--Passe-la-moi, he says.
--Well, hello there! I'm sorry but I didn't quite catch that.
--La cle.
--I'm sorry, she says. --Je no sais francais.

She wears her cocoa bean hair in what they call a French braid but she is not French. She is clearly American, zipped into a denim minidress, and with talcum-white tennis flats; she has sculpted calves and smells of strawberry bubblegum. When she speaks she neither puckers like the French, nor flails about like those of the hot Mediterranean villages. She stands with her feet at ballerina angles, fiddling with her belt loops. She sounds perpetually thrilled.

--The trick here is to shake the key, he says, --then give the door a bit of a kick.
It is exhilarating speaking English, like traveling, the breathless odyssey of the h.
--Yours does the same? she asks.
--No. Yes. Well, I've seen Mylene do it a thousand times. Here, like this.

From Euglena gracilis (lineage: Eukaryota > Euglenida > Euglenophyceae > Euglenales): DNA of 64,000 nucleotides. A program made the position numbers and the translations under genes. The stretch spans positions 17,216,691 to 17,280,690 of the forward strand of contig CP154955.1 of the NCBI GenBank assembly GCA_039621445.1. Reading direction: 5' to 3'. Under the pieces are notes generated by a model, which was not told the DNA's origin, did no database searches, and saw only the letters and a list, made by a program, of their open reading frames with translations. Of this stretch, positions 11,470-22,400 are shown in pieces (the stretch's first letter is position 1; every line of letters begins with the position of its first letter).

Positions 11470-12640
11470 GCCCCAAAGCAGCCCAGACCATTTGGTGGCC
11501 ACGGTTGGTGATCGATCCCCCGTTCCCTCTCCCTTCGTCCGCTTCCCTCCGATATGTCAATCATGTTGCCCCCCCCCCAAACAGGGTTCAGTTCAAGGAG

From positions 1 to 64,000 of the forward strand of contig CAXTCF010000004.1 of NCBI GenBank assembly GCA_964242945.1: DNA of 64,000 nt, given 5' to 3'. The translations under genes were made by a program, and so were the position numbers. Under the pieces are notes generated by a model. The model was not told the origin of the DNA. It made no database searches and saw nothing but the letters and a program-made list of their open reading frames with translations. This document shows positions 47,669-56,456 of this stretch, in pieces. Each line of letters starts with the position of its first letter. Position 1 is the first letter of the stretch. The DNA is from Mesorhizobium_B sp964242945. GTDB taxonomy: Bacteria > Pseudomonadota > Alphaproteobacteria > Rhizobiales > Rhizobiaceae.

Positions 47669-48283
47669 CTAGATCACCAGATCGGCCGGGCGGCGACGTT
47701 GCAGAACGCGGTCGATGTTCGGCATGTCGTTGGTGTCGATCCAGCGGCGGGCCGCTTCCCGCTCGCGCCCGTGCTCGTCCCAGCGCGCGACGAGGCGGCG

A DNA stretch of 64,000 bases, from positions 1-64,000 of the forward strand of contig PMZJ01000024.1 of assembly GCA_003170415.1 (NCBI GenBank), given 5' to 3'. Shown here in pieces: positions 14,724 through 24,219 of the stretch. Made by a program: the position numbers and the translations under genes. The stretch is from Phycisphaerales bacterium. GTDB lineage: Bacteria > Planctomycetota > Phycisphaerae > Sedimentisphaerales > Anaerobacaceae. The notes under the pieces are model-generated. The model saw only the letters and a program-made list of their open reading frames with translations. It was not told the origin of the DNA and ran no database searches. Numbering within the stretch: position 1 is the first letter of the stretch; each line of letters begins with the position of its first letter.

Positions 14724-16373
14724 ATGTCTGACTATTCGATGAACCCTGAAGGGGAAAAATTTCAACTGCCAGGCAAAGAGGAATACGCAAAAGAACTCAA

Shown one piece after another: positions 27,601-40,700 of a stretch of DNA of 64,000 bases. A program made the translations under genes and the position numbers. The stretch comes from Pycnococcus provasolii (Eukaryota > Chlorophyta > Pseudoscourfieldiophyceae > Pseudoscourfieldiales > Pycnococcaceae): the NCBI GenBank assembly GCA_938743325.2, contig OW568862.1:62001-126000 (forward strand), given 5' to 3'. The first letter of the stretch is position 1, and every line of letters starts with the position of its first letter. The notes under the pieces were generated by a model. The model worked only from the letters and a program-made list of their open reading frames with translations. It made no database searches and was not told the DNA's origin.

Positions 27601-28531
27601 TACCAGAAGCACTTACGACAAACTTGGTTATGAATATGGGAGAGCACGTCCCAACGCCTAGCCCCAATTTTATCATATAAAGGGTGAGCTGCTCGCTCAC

He jiggles the key, executes the kick. The door swings open a half meter. He feels invincible.
--Merci, she says. --Oh, I am so lucky to have a neighbor like you! Thank you, how do you say? mille fois!
The girl has the wide desperate smile of certain women; he finds it touching. Suddenly, he does not want to let her go.
--You are here on vacation? he says.
--I am here to learn French. I learned Spanish last summer in Madrid. Next year I will learn Italian and perhaps Croatian. I would also like to do an internship with a literary magazine.
--You are a student.
--In Rhode Island.
--An island?
--Well, like Boston.
--Oh, Boston! The Harvard University.
--Yeah, like that.
She looks pleased.
--You are a friend of Mylene's? he says.
--A friend of a friend of her boyfriend's. A musician. A really really good musician. So original! That's how I found this place. What luck! So close to the park! And even an elevator.
--But you took the stairs.
--Excuse me?
--But you take the stairs?
--Yeah, well, I've got to do some serious climbing to burn off all that wine we'll be drinking.
She lavishes a wink upon him and picks up her Sauvignon.
--Well, thanks again, she says. --Mmm...?
--Gilles, he says, presenting his hand.
--Oh yeah,--fingers tipped with tiny hearts in his palm. --Angela.
Her yeahs, Angela's yeahs, are soft and drawn out. And that wink. Was it a wink? Or did he just misconstrue a blink? He scratches his elbows, shy.
--I have truly amused myself talking to you, he says.